Orthodontic in Children
The American Association of Orthodontists recommends age 7 as an appropriate age to have children first evaluated for orthodontic issues. This does not mean that treatment would begin at age 7, but rather is a point in time to begin planning for future care, if conditions are noted. In adolescents, beginning orthodontic treatment before age 12 to 13 (Early Treatment or Phase One Treatment) can be advantageous for better results and often lead to less expensive care overall; before growth has been completed.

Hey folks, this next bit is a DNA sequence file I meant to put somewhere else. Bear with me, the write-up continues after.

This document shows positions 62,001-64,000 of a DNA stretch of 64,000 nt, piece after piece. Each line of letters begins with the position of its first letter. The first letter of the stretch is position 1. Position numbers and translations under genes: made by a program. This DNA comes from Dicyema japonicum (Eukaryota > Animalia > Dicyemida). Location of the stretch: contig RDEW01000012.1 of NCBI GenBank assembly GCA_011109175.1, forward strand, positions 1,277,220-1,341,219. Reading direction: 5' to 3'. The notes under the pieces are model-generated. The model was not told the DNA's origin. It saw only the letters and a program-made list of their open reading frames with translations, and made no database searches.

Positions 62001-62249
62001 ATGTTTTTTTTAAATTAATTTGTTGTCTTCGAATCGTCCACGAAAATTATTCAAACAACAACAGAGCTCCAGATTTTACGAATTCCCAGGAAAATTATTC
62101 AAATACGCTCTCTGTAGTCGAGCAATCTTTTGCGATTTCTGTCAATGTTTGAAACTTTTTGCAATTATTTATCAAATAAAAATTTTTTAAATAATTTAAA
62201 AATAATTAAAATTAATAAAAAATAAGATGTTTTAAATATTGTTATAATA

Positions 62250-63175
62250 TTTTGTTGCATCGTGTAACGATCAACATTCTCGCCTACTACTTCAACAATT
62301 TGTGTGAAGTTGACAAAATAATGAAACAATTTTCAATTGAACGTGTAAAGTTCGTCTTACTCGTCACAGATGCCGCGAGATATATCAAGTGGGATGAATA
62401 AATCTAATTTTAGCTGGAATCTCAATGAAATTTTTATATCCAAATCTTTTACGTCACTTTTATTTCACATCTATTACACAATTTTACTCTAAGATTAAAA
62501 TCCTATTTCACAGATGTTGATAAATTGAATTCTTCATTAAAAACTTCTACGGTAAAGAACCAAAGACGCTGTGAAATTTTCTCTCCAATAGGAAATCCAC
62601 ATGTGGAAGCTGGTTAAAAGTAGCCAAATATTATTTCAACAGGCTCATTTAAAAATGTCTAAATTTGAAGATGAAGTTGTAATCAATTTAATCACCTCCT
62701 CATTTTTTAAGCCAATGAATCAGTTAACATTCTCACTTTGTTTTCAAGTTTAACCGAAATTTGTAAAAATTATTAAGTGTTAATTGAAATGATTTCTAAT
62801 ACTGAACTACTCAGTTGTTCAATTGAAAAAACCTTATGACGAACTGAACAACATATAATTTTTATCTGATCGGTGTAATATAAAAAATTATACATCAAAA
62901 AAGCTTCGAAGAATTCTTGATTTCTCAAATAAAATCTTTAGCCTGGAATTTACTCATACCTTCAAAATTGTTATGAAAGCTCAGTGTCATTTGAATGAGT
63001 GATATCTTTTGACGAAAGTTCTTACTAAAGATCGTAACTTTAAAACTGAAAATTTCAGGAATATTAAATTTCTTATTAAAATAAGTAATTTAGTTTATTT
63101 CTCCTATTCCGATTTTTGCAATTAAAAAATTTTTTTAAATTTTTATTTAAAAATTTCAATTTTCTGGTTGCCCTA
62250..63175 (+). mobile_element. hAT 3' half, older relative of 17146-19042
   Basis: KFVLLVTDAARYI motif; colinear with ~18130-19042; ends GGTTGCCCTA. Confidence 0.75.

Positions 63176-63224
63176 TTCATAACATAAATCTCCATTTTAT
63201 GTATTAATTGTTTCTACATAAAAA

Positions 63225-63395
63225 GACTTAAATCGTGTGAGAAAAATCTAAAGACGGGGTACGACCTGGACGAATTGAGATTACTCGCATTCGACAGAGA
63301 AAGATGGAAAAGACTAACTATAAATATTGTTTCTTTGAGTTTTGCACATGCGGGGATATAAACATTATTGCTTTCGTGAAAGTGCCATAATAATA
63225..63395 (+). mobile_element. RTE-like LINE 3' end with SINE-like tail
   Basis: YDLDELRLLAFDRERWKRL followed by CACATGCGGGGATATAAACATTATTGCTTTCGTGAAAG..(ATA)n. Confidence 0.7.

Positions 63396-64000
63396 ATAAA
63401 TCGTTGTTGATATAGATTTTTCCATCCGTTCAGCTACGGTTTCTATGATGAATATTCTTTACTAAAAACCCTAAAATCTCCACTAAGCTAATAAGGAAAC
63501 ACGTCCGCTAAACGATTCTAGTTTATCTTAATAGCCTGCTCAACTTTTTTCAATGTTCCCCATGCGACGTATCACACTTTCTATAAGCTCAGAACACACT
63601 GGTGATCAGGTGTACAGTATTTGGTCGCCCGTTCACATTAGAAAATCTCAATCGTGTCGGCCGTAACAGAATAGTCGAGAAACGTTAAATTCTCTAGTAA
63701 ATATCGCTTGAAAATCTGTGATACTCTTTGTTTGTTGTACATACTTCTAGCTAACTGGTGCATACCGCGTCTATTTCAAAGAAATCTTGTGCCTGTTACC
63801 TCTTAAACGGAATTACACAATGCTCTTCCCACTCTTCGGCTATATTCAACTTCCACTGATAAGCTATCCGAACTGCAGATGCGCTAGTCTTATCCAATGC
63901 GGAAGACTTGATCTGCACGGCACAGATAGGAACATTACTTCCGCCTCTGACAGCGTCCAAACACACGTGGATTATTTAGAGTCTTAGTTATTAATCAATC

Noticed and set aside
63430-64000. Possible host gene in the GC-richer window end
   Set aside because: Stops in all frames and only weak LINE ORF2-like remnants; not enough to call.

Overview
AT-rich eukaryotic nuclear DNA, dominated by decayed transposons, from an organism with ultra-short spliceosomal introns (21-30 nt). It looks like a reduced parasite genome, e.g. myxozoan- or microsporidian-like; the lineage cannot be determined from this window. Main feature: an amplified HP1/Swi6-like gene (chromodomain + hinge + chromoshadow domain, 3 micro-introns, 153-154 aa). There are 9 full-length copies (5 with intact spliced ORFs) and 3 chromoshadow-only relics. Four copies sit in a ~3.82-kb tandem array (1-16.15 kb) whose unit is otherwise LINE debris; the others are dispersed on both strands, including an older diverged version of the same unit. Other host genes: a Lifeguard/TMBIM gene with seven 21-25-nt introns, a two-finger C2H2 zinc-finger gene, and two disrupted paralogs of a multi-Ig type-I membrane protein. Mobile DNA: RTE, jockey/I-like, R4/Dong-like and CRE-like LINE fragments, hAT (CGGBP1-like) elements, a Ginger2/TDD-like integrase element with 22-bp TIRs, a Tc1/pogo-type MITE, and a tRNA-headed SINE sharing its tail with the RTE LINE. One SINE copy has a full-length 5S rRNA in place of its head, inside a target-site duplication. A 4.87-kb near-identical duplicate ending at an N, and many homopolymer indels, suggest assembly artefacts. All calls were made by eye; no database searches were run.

There are some specific situations where early treatment in children is critical to the long-term needs of younger orthodontic patients. These include a narrow upper jaw, cross bites with front or back teeth, trapped teeth (from crowding), ectopic teeth (teeth way off course in their developmental position), open bites with front teeth, tongue thrusts or thumb sucking habits, lower jaws that are too retruded (very little chin) or too protruded (too much chin). Also, cleft lip and cleft palate conditions require preparatory work for surgeries, etc. Early treatment may be indicated when it is felt that ignoring an early problem carries the risk of adding unnecessary additional time, complexity or overall expense to your child’s orthodontic care. Sometimes, early orthodontic intervention can obviate the need for more care, after all permanent teeth are in.